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The Cross and the Lynching Tree by James H. Cone

Updated: Apr 3, 2022

2011, Orbis Books


In his introduction to this unique and profoundly important book about a particular aspect of racism in America, the late theologian James H. Cone summarises:


"The cross and the lynching tree are separated by nearly 2,000 years. One is the universal symbol of Christian faith; the other is the quintessential symbol of black oppression in America. Though both are symbols of death, one represents a message of hope and salvation, while the other signifies the negation of that message by white supremacy. Despite the obvious similarities between Jesus' death on a cross and the death of thousands of black men and women strung up to die on a lamppost or tree, relatively few people, apart from black poets, novelists, and other reality-seeing artists, have explored the symbolic connections. Yet, I believe this is a challenge we must face. What is at stake is the credibility of the Christian gospel and the hope that we may heal the wounds of racial violence that continue to divide our churches and our society." (Introduction, xiii)


I talked with Sally Pamplin, my friend Becky's mom, about how she was affected by The Cross and the Lynching Tree.


Sally, thanks for recommending this book. Why did you read it? I was reading it for a book club. A group from my White church in Atlanta met weekly with a group from a Black church. After a year the Black Church backed off. They felt that we were just listening and gathering information, rather than engaging in critical discussions. Then one of my friends said we should watch these videos of lynchings. That’s when I dropped the book club and the book. It was too disturbing.


Our history of lynching is terrifying, but I was struck by the comparison of Christianity and the cross to lynching and racism in the United States and wanted to read every word. Can you say more about how you were disturbed? I’m just so aware of the impressionability of the visual in my brain; it creates a kind of PTSD. There is an urge to feed it, escalate in disgust, as if I could build a high enough level of sorrow and anger that the atrocities would be resolved. It's very egocentric, but I think I can better serve with the knowledge, mixed with the passion of my own brain images from the descriptions in the book I read before dropping it.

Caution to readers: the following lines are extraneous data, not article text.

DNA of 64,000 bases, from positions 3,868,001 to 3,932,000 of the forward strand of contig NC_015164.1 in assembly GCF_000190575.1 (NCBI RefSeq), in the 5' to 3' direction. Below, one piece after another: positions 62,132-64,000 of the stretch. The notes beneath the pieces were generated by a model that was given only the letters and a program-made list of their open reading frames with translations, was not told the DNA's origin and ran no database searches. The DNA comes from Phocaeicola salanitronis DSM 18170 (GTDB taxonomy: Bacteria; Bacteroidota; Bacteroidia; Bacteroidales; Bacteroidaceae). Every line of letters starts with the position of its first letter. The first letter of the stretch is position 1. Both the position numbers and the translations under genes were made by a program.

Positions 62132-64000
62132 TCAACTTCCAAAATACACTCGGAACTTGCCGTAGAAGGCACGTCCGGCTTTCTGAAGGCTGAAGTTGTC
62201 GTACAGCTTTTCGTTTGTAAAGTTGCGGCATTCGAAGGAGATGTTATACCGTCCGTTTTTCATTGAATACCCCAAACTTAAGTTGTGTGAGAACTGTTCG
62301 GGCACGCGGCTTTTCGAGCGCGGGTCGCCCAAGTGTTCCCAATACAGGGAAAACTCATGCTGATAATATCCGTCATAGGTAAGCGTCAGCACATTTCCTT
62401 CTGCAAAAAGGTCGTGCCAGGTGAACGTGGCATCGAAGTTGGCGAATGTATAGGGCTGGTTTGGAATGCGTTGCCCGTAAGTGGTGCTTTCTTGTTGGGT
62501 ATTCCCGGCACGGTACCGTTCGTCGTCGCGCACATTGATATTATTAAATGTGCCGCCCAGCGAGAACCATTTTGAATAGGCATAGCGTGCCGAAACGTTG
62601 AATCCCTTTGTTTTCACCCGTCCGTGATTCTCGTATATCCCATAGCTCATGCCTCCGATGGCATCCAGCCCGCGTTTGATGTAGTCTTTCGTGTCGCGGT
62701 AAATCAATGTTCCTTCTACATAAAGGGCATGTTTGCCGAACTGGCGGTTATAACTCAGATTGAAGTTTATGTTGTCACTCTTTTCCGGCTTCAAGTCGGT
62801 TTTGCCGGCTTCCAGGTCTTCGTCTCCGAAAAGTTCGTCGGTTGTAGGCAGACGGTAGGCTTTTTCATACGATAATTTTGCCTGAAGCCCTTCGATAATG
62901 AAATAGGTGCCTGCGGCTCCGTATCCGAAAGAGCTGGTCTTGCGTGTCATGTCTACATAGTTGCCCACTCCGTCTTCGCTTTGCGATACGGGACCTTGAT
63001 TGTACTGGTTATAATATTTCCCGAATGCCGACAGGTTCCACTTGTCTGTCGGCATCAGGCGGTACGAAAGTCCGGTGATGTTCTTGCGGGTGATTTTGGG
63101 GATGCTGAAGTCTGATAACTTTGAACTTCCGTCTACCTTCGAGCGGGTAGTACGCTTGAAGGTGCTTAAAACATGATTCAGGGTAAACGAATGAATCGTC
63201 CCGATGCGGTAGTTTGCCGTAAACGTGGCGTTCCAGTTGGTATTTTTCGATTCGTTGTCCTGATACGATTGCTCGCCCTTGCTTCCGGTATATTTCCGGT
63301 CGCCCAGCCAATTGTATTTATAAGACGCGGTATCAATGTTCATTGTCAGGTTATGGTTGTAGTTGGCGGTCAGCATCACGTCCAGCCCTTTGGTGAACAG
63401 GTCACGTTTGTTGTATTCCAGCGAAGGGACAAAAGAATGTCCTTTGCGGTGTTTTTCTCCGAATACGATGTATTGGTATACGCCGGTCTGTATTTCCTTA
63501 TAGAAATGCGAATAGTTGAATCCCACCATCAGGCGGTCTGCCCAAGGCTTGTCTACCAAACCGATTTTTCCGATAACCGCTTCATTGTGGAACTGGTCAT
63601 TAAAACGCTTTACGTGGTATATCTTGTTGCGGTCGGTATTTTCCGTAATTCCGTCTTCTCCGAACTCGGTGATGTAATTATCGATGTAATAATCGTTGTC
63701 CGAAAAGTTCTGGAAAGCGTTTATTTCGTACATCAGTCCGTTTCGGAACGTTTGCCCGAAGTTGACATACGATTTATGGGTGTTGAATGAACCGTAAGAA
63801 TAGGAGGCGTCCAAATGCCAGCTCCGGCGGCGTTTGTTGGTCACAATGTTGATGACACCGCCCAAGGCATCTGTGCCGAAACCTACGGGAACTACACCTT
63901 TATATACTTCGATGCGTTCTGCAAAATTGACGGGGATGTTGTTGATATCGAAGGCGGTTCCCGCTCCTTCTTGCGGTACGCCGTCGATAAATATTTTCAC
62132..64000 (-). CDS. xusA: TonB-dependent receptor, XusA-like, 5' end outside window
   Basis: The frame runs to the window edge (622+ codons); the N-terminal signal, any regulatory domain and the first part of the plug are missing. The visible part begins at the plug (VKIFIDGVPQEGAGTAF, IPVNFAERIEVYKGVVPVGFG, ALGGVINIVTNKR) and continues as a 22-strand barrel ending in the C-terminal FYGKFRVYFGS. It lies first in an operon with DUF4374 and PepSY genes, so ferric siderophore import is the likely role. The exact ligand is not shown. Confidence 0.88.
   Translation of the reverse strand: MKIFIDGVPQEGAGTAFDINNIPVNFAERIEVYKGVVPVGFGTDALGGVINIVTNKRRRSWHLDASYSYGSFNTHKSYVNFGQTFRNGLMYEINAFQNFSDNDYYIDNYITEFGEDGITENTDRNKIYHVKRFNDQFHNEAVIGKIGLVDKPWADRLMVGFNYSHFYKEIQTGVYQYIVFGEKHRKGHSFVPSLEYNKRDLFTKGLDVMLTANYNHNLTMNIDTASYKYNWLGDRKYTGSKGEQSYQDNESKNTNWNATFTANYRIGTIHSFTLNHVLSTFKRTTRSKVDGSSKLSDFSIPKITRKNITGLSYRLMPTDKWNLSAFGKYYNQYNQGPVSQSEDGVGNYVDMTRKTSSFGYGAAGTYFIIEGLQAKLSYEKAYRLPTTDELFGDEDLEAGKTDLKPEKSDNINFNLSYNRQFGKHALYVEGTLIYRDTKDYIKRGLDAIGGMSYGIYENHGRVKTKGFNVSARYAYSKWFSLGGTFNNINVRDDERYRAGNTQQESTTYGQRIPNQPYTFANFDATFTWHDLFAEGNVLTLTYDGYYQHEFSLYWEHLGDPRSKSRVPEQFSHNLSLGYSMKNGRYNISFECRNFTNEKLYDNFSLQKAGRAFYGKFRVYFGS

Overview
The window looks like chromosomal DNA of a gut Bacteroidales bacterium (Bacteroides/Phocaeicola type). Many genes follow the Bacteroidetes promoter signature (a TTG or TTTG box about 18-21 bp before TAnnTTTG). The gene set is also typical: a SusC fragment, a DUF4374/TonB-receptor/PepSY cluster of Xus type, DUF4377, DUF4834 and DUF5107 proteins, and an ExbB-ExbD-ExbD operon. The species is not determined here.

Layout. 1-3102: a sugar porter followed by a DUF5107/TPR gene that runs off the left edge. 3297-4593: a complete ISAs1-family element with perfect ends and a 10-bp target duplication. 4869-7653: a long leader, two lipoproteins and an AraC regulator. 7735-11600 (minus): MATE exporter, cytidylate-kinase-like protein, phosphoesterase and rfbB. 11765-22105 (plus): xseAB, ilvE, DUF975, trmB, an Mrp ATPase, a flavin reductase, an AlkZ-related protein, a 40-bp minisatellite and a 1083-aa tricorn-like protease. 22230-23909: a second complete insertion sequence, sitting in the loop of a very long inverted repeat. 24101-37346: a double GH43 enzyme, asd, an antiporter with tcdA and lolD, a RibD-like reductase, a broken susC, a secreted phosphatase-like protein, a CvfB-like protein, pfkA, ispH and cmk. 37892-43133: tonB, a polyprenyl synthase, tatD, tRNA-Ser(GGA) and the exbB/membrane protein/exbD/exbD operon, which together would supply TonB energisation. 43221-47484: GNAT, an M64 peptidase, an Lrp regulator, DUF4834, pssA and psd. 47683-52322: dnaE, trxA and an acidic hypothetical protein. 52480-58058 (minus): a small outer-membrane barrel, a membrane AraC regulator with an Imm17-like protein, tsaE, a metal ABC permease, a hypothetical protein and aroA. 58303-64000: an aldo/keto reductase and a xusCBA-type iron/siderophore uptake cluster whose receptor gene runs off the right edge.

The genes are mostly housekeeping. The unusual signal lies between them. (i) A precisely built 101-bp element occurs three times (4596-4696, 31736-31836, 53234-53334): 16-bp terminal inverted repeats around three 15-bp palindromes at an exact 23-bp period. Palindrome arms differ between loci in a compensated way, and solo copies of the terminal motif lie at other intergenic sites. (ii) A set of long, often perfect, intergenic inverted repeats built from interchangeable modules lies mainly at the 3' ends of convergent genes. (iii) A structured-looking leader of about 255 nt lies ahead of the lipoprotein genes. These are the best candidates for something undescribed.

I don't find that egocentric. I wish the crowds who used to go watch lynchings for fun had been disturbed. Instead, I picked up the book, White Fragility, which was an eye opener; it points out that Whites just touch the surface on race; they read about the problems and then slip back into their comfort zone, largely due to social forces which function powerfully to hold the racial hierarchy in place. Which is exactly the point … I wanted my comfort zone and did not want to see images of murder.


How can The Cross and the Lynching Tree help with the problem of racism in The United States? Awareness is key. The book brings awareness. A huge facet of this is that it spotlights the practice of Christianity. It's simple to say, "Love thy neighbor,” but when Christians carry out human atrocities based on prejudice or even economics, the words of Jesus are flushed away, and the church turns its head, is in denial, even subtly encourages the evil behaviors as redeeming. The Cross and the Lynching Tree, as I read it, impressed upon me the obliviousness of my White brain to Black suffering. White Fragility reminds me that my awareness is fleeting and that church and society do very little to make that awareness mainstream.


I wonder how many theological seminaries in the United States require students to read The Cross and the Lynching Tree? There is too much fear, refusal, and negation around this conversation. We have to face up to our past to be able to move into an acceptable future. The National SEED Project (Seeking Educational Equity and Diversity) encourages communities to engage in the discussion. See their materials on White privilege here.


Thanks, Sally. I hope we can discuss this further in the future.


John Jay Chapman Speech after a lynching in Coatesville, PA, 1911


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